Before my father hauled garbage, he worked in sales, hawking teepee burners. In the sixties, these giant iron pyramids were sold to city dumps to burn mill waste. They were shaped like teepees, hence the name, and banded with iron straps.
Since the only dumps which needed teepee burners were in cities with paper mills, Dad’s territory was enormous and he had to fly to many of his accounts.
At three, I sat on the bed while Mom tucked Dad’s socks and underwear into the corners of his suitcase, around his second suit and the shirts which had been starched and folded at the dry cleaners.
“How will Daddy fly there, Mommy?” I imagined my father traveling with Peter Pan.
“In an airplane. You’ll see. You can come with me when I take him.”
The next morning, my father wore a gray wool suit with a pocket handkerchief embroidered with his initials tucked into the breast pocket. His dark hair, graying at the edges, was swept back from his forehead into a little mound, a remnant of his teen pompadour. He stooped down to me in the airport parking lot and hugged me, rocking me from side to side. He kissed the top of my head. I studied his black wing tip shoes and their intricate pattern of tiny punch holes. Then Dad stood up and kissed my mother goodbye.
She and I stood at the chain link fence and watched my father climb the steps into the plane. As it took off into the sky, we both waved goodbye to Dad’s plane.
The plane slid above us across the filmy clouds, my daddy’s black shoes hanging from the plane’s belly. As he tucked them up smartly into the plane, I wailed while Mom hustled me to the car.
I’ve never been able to leave this image behind. The shoes being pulled mechanically into the sleek, sealed belly of that plane.
I learned much later that the shoes were the wheels of the plane.
It was only after I started writing creative nonfiction and planning my memoir that I started to wonder why that particular memory was so vivid and kept rising to the surface so insistently. I started picking at it, trying to crack the code as I described in my post “Breaking the Codes of Childhood.”
Why was this memory so important?
Armed with Sven Birkerts’ wisdom about the memoirist using present-day understanding to interpret the past, I realized that the memory was connected to writing and reading because it only follows me down those paths.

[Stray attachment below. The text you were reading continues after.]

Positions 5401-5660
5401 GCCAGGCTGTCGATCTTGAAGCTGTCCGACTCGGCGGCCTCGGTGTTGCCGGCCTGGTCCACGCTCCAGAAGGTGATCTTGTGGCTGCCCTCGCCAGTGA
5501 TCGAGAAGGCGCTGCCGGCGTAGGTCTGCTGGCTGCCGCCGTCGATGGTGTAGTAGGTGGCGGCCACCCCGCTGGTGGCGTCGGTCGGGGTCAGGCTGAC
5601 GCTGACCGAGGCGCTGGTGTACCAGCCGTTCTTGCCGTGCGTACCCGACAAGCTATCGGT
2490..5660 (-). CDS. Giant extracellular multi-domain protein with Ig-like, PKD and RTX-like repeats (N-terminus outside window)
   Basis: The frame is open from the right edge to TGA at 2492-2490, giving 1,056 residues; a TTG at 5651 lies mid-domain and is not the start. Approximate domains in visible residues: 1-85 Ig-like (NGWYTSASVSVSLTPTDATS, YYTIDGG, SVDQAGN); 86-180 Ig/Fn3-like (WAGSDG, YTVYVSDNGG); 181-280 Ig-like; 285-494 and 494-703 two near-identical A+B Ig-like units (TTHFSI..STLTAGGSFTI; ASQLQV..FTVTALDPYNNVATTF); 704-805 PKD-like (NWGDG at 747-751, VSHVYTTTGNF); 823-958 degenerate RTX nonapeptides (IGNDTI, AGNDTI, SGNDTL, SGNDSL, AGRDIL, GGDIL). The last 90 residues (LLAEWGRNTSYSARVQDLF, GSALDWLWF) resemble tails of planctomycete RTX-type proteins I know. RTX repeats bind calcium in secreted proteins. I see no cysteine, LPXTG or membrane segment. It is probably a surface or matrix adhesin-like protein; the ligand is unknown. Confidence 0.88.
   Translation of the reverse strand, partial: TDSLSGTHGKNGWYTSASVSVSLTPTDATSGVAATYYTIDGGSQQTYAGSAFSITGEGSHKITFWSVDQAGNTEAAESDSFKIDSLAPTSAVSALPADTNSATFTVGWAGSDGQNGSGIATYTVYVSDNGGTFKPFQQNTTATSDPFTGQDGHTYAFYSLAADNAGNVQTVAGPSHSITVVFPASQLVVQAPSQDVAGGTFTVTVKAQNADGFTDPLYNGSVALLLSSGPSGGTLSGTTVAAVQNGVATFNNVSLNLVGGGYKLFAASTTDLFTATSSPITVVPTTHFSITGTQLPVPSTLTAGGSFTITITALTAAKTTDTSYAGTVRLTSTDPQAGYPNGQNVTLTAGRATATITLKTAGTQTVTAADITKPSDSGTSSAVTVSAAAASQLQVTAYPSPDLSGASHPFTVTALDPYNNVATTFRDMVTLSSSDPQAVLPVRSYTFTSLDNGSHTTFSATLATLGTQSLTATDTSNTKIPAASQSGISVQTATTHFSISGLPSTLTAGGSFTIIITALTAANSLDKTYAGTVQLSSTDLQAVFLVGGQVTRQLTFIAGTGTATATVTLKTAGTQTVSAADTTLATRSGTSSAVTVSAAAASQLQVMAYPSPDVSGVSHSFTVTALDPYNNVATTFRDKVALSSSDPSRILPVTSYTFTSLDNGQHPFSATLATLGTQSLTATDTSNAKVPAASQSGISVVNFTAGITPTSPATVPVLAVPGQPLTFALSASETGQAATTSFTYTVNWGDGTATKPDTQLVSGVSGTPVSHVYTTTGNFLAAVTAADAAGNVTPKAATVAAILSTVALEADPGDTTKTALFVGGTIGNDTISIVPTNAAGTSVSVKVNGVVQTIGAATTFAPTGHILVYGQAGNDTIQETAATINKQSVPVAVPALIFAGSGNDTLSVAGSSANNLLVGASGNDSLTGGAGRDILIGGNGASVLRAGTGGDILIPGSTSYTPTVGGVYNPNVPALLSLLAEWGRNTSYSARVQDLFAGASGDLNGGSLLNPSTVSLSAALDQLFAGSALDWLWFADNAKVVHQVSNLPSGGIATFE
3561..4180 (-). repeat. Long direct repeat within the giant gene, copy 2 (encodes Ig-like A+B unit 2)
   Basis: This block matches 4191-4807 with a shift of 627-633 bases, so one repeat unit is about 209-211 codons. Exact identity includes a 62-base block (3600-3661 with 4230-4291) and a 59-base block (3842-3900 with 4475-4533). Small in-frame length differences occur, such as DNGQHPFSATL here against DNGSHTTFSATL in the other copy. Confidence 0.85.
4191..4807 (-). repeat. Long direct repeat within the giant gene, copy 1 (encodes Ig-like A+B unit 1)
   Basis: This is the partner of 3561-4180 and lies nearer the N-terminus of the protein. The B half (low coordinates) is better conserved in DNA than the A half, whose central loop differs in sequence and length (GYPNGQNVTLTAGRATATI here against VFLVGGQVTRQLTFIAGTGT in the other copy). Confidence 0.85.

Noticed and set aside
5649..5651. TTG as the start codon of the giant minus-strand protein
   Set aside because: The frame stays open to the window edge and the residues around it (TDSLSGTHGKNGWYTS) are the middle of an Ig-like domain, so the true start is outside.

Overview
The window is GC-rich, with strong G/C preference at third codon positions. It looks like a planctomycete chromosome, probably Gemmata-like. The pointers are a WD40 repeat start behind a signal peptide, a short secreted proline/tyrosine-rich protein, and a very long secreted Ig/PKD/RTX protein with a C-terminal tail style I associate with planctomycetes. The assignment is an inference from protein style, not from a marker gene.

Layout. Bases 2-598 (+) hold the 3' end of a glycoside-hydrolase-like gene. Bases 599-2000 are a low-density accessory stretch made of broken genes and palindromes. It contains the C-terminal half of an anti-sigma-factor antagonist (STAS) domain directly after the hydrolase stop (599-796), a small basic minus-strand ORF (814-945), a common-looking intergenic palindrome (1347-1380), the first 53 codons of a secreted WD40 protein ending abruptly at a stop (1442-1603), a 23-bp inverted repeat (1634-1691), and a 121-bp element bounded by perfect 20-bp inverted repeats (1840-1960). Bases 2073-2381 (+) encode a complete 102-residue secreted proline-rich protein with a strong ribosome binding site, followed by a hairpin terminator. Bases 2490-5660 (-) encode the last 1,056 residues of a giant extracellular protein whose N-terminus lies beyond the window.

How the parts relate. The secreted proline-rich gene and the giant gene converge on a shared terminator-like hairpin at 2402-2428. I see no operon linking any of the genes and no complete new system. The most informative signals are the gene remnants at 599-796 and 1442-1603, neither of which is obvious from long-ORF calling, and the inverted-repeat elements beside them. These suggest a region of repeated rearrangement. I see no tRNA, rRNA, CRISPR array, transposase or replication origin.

Perhaps coincidentally, I recently had begun studying more thoroughly the experiences of adoptees like my children and my brother. The lives of adoptees are saturated with a profound initial loss. Since I was the “birth child” in my family and I had grown up with my biological parents, sharing holidays with the extended family, I’d never thought of loss in my own life. After all, I have been so blessed with family, both bio and adoptive, and a husband of (how many is it now?) 37 years.
Now I belatedly recognize that what I felt that day standing in a row of weeds at the fence was loss. I thought that my father was gone forever, swallowed up by that metal monster in the sky.
Maybe if I’d been in my mother’s arms when we waved, it would have eased the moment. But we stood as two separate entities waving up into the sky, our hands fluttering futilely, it seemed to me.
When my father came home from his business trip, I no doubt saw that he was alive and healthy. I had him back. That part I don’t remember.
When I write, this memory is always there, locked in a door behind whatever other memory sparks the writing that day. When I read, it shapes my reading in ways I can’t imagine. When I read Sylvia Plath’s “Daddy,” the memory colors my reading of the initial lines and therefore the entire poem:
You do not do, you do not do
Any more, black shoe
In which I have lived like a foot
For thirty years, poor and white,
Barely daring to breathe or Achoo.
The “poor and white, / Barely daring to breathe or Achoo” had such resonance for my younger self. That stanza felt ready-made for me.
But that’s part of the coincidence of writing and of reading. My writing and my reading are colored by my own experiences. I started writing this post yesterday and then took a break with poetry, picking up a book which seems to speak to my memoir project, Brenda Hillman’s Practical Water. I read a poem I had missed before, “The Late Cold War.” These are the final lines:
Sir, when i think of poetry keeping you alive i know
you were entered by incomprehensible light
in the hour of lemon & water
& the great wound of the world has slipped a code
into your shoe
A poem doesn’t fail when you set your one good wing on the ground
It is the wing
It doesn’t abandon you
What serendipity. The wing does not abandon me, but takes me writing, just as I saw that plane gliding up above me. The plane I wanted to follow behind.
Do you experience coincidence or serendipity in your own reading and/or writing?